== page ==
As Jesus went on from there, he saw a man named Matthew sitting at the tax collector’s booth. “Follow me,” he told him, and Matthew got up and followed him. While Jesus was having dinner at Matthew’s house, many tax collectors and “sinners” came and ate with him and his disciples. When the Pharisees saw this, they asked his disciples, “Why does your teacher eat with tax collectors and ‘sinners’?” On hearing this, Jesus said, “It is not the healthy who need a doctor, but the sick. But go and learn what this means: ‘I desire mercy, not sacrifice.’ For I have not come to call the righteous, but sinners.” Matthew 9:9-13
I’m reading this as I prepare to spend the morning in worship, gathered with my family of Jesus followers. It reminds me of how many friends I’ll see today. And so I begin to think, how many friends do I have who are not counted among those following Jesus?
It is not the healthy who need a doctor, but the sick.
I’m not saying I shouldn’t be going to spend the morning in fellowship and worship; that I shouldn’t be among the “healthy” today. I should—for so many reasons. Primary among those is the fact that God calls us to be in community and relationship with the Body of Christ.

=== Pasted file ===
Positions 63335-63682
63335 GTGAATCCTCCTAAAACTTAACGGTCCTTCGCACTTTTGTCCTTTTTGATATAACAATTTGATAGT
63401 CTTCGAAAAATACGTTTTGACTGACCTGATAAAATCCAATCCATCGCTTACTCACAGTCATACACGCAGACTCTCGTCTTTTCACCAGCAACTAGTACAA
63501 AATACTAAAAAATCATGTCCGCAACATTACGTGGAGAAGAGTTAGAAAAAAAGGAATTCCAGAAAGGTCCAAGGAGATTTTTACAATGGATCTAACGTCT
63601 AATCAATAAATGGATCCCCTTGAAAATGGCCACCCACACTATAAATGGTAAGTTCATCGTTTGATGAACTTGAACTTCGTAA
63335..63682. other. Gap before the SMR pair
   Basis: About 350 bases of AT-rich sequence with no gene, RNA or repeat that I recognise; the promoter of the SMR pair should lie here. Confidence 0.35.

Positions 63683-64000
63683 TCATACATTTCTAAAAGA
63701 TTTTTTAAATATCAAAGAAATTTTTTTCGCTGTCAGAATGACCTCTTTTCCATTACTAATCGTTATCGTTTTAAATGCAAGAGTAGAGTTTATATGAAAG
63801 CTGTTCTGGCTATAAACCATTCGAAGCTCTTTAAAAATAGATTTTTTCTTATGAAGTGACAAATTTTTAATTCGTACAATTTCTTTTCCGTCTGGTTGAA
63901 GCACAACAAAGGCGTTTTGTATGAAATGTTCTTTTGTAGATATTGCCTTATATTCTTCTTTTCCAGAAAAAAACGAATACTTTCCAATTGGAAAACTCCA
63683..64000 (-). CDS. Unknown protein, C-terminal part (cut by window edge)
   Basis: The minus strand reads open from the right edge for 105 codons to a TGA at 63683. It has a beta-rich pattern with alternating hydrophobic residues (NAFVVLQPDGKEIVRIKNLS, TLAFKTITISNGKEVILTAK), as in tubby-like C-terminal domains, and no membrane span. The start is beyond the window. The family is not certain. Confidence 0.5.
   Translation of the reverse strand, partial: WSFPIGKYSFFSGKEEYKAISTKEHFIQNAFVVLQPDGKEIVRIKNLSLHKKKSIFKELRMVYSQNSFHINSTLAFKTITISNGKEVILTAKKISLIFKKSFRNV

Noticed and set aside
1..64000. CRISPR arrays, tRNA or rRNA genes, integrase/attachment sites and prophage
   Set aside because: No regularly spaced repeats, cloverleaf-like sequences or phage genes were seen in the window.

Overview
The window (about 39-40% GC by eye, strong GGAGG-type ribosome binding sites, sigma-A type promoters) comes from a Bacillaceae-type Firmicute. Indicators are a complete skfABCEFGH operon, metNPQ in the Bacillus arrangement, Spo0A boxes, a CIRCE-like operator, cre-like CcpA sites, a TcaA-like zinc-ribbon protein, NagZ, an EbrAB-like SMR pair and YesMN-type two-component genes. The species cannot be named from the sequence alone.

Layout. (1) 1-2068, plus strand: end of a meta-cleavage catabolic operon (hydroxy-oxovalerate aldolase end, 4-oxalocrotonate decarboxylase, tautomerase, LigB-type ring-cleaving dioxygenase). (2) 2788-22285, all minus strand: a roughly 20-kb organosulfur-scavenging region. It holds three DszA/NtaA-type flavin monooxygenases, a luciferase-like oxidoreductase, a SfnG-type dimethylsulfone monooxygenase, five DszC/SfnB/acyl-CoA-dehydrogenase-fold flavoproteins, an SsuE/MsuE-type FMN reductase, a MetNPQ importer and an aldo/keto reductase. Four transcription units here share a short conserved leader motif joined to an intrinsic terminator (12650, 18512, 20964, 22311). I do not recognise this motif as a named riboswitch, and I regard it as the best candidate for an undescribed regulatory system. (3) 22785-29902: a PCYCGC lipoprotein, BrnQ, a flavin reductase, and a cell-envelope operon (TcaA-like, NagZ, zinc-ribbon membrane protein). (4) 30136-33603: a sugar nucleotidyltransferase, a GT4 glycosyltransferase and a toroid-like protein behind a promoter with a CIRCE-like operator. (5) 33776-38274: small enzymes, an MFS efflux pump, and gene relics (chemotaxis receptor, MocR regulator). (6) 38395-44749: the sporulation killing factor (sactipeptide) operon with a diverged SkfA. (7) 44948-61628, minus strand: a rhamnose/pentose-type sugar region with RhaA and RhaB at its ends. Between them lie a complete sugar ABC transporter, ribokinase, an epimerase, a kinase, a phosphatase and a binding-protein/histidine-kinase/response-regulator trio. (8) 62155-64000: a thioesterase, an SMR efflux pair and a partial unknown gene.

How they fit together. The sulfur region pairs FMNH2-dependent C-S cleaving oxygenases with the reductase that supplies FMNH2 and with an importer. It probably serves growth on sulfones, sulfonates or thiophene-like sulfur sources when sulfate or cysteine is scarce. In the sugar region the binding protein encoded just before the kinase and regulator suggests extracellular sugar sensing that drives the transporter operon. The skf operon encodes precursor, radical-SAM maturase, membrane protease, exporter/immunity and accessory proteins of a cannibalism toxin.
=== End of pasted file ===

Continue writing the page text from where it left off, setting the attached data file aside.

What I am thinking about is the fact that Jesus, while spending lots of time with his disciples, also intentionally pursued the sick. He went after and spent time with the sinners. And he didn’t go with agendas or speeches or guilt trips. He went to build relationships—to make friends—and share life with them. He went to have dinner.
Why as Christians do we depend so much on programs and “events” to reach the sick and dying—the lost of the world—when Jesus simply did it with food? He just made friends, and then lived life with them. He never pretended to be other than who he was, and he never backed down from the truth. He just loved the sinners, genuinely loved them.
Jesus says he has not come to call the righteous, but sinners. That means those he is calling will be a mess (just like us). They won’t have it together and make us more comfortable. They will be needy and carry baggage. They will take time to come around and need us to be humble, to be interested in them as people.
It can’t be about us, these relationships with the sick. But it can’t be about them either. It will be about Jesus. Us loving them with Jesus love. Us sharing a meal or an evening, or a cup of coffee, so that they might see Jesus in us (even if they don’t know that’s who they are seeing).
We need the healthy to surround us, to encourage us, to spur us on. But we need the sick around us too. Because they need to hear Jesus calling them; to feel Jesus being merciful to them. And all they have is us.